Caribbean News in Brief – February 25-10


Port-au-Prince, Haiti: President René Préval says the death toll from last month’s earthquake could reach 300,000.

At a meeting of Caribbean and Latin American leaders in Mexico, Préval said more than 200,000 bodies were collected on the streets without counting those that are still under the rubble.

The International Development Bank has estimated that the cost of rebuilding could be as high as $14 billion.


Port-of-Spain, Trinidad and Tobago: New opposition leader, Kamla Persaud-Bissessar, has received the backing of a key supporter of her predecessor, Basdeo Panday, clearing the way for her official appointment.

Persaud-Bissessar had required one more signature to send a letter to President George Maxwell Richards, informing him that she had the support of the majority of the 15 opposition members.

Last Saturday, Tim Gopiesingh, a former ally of Panday, said he would give Persaud-Bissessar the vote she needed.

Panday said he felt betrayed by Gopiesingh’s decision.

However, Gopiesingh said he took his cue from party members who elected Persaud-Bissessar by an overwhelming majority last month to succeed Panday.


Georgetown, Guyana: The government of Guyana is planning to spend US$12 million to deal with the present drought affecting the country.

During a meeting in the Essequibo Coast last Sunday, President Bharrat Jagdeo said farmers were experiencing severe difficulties as a result of the present situation, caused by the El Niño phenomenon.

Jagdeo said El Niño has taken a toll on crops, livestock and people’s livelihoods, with some communities having difficulties with drinking water.

Jagdeo promised that his administration would undertake costly relief efforts such as pumping and transporting water to long distances.


Havana, Cuba: Cuba has reacted angrily to a meeting between a visiting United States delegation and Cuban dissidents.

It accused the U.S. of being provocative, and of meddling in the Caribbean nation’s internal affairs.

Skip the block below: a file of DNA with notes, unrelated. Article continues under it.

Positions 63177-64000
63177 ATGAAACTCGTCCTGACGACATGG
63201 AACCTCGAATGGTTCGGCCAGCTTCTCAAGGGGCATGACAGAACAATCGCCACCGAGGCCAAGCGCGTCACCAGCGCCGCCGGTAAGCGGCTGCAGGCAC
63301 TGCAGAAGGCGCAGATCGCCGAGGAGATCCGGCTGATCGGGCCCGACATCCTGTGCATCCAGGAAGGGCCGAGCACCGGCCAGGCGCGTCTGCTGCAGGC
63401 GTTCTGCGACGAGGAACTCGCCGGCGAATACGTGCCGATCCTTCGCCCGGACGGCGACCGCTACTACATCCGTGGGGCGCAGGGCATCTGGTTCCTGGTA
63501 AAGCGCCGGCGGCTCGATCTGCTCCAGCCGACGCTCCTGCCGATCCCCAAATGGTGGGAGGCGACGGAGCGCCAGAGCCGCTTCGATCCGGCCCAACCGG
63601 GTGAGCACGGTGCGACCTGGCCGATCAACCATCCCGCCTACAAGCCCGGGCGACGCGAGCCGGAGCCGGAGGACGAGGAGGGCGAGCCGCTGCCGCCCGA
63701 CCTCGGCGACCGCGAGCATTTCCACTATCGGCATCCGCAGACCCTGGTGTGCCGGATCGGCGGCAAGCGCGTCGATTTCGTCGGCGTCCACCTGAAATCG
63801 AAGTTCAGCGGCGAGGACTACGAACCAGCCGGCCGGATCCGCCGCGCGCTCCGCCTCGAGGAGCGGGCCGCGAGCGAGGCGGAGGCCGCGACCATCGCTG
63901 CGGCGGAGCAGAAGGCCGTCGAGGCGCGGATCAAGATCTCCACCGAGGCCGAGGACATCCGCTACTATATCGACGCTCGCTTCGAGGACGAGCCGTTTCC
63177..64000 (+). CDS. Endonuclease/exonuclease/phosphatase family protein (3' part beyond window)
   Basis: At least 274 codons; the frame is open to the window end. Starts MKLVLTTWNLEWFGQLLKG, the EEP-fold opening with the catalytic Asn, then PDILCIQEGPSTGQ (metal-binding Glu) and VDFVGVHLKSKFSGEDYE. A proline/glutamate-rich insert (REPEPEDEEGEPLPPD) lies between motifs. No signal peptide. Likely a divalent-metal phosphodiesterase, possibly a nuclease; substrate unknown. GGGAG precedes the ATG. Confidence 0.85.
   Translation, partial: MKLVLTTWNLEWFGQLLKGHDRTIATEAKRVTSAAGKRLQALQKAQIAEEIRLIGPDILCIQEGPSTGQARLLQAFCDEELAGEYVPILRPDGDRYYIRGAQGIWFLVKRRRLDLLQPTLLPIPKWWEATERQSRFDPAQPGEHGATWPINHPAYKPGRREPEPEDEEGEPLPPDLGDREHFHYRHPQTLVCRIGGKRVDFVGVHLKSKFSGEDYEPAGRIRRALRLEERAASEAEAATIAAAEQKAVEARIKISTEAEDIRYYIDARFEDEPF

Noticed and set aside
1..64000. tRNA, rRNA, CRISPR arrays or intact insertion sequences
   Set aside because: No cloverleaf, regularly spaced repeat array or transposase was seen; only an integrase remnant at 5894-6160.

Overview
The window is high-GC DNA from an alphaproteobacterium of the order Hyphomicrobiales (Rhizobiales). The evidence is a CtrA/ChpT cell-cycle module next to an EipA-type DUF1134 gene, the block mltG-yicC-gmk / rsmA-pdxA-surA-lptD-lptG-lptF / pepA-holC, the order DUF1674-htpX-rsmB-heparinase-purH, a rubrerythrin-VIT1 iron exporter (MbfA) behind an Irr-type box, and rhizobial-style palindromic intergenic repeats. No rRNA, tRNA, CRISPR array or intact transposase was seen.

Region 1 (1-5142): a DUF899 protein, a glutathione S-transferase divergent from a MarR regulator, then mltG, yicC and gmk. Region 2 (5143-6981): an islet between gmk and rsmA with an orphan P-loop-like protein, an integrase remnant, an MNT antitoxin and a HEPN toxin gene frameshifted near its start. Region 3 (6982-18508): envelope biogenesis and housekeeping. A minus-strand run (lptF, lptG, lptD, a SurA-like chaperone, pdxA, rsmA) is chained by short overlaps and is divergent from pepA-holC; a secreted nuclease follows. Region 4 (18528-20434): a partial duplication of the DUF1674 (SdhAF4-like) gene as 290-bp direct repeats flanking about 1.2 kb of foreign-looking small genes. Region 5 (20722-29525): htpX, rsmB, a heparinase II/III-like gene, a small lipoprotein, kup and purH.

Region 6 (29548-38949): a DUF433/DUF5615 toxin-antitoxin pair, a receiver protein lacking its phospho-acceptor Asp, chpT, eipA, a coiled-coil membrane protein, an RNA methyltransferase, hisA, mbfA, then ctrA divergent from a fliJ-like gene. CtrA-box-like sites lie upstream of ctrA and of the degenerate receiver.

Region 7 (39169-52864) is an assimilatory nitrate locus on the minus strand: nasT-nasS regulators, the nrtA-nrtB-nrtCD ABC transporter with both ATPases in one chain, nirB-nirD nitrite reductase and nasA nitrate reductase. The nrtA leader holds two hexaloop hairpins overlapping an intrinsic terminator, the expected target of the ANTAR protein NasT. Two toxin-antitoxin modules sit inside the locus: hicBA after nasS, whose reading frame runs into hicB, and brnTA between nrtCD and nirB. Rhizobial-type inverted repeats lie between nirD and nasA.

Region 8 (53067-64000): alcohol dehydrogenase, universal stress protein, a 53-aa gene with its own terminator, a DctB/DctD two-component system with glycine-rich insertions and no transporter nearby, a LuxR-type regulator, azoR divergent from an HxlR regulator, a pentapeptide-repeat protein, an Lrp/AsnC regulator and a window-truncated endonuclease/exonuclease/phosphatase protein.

U.S. envoys met a group of government opponents in Havana after holding talks with government officials on the problems of Cuban migration to the United States.

The official talks were partly overshadowed by a row over the arrest of an American contractor.

Correspondents say the growing rifts are threatening to derail attempts to ease tensions between the two sides.


Brades, Montserrat: Montserrat’s volcano hazard alert has been dropped.

The National Disaster Preparedness and Advisory Committee (NDPRAC) said that it had reduced the hazard level from level 4 – the second highest – to level 3, easing the access to Zone B, comprised of Isles Bay, Waterworks, parts of Old Towne and lower Happy Hill.

Last December, the NDPRAC raised the hazard level to 4 after recording increased activity at the Soufriere Hills Volcano and reduced access to Zone B to one hour a day.

The latest decision was made at a NDPRAC meeting on Tuesday in which the Director of the Montserrat Volcano Observatory announced that the partial dome collapse on February 11 had significantly reduced the hazard and risk to the area.

However, residents were warned to remain alert because volcanic activity could arise again.

“Residents should maintain their properties in a state of readiness for possible evacuations,” the NDPRAC said in a statement.


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